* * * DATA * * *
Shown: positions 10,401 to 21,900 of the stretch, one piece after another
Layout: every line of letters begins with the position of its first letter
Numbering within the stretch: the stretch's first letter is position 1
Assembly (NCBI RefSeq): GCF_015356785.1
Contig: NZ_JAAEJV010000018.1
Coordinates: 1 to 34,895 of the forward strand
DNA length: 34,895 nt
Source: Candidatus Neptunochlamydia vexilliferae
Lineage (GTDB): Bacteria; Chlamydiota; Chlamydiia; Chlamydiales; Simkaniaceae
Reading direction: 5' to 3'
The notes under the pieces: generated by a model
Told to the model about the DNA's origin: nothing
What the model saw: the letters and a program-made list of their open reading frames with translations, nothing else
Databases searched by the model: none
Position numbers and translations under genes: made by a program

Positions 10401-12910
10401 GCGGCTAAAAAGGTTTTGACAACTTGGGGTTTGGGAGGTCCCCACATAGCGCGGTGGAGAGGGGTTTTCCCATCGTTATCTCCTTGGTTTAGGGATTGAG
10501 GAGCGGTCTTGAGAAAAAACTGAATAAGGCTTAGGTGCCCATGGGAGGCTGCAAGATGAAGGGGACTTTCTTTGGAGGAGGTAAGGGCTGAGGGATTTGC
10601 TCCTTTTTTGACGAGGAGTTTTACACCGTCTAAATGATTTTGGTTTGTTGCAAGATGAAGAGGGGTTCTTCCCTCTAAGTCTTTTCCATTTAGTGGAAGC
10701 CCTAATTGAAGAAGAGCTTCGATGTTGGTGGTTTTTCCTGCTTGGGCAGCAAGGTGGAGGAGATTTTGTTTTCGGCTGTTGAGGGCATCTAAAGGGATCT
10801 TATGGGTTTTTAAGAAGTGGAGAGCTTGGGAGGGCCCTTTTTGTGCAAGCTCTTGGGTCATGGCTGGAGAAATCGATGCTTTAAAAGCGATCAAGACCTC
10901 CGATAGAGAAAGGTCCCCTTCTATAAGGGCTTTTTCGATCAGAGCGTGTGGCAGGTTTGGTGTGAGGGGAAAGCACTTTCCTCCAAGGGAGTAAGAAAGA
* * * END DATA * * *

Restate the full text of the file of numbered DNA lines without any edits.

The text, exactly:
Shown: positions 10,401 to 21,900 of the stretch, one piece after another
Layout: every line of letters begins with the position of its first letter
Numbering within the stretch: the stretch's first letter is position 1
Assembly (NCBI RefSeq): GCF_015356785.1
Contig: NZ_JAAEJV010000018.1
Coordinates: 1 to 34,895 of the forward strand
DNA length: 34,895 nt
Source: Candidatus Neptunochlamydia vexilliferae
Lineage (GTDB): Bacteria; Chlamydiota; Chlamydiia; Chlamydiales; Simkaniaceae
Reading direction: 5' to 3'
The notes under the pieces: generated by a model
Told to the model about the DNA's origin: nothing
What the model saw: the letters and a program-made list of their open reading frames with translations, nothing else
Databases searched by the model: none
Position numbers and translations under genes: made by a program

Positions 10401-12910
10401 GCGGCTAAAAAGGTTTTGACAACTTGGGGTTTGGGAGGTCCCCACATAGCGCGGTGGAGAGGGGTTTTCCCATCGTTATCTCCTTGGTTTAGGGATTGAG
10501 GAGCGGTCTTGAGAAAAAACTGAATAAGGCTTAGGTGCCCATGGGAGGCTGCAAGATGAAGGGGACTTTCTTTGGAGGAGGTAAGGGCTGAGGGATTTGC
10601 TCCTTTTTTGACGAGGAGTTTTACACCGTCTAAATGATTTTGGTTTGTTGCAAGATGAAGAGGGGTTCTTCCCTCTAAGTCTTTTCCATTTAGTGGAAGC
10701 CCTAATTGAAGAAGAGCTTCGATGTTGGTGGTTTTTCCTGCTTGGGCAGCAAGGTGGAGGAGATTTTGTTTTCGGCTGTTGAGGGCATCTAAAGGGATCT
10801 TATGGGTTTTTAAGAAGTGGAGAGCTTGGGAGGGCCCTTTTTGTGCAAGCTCTTGGGTCATGGCTGGAGAAATCGATGCTTTAAAAGCGATCAAGACCTC
10901 CGATAGAGAAAGGTCCCCTTCTATAAGGGCTTTTTCGATCAGAGCGTGTGGCAGGTTTGGTGTGAGGGGAAAGCACTTTCCTCCAAGGGAGTAAGAAAGA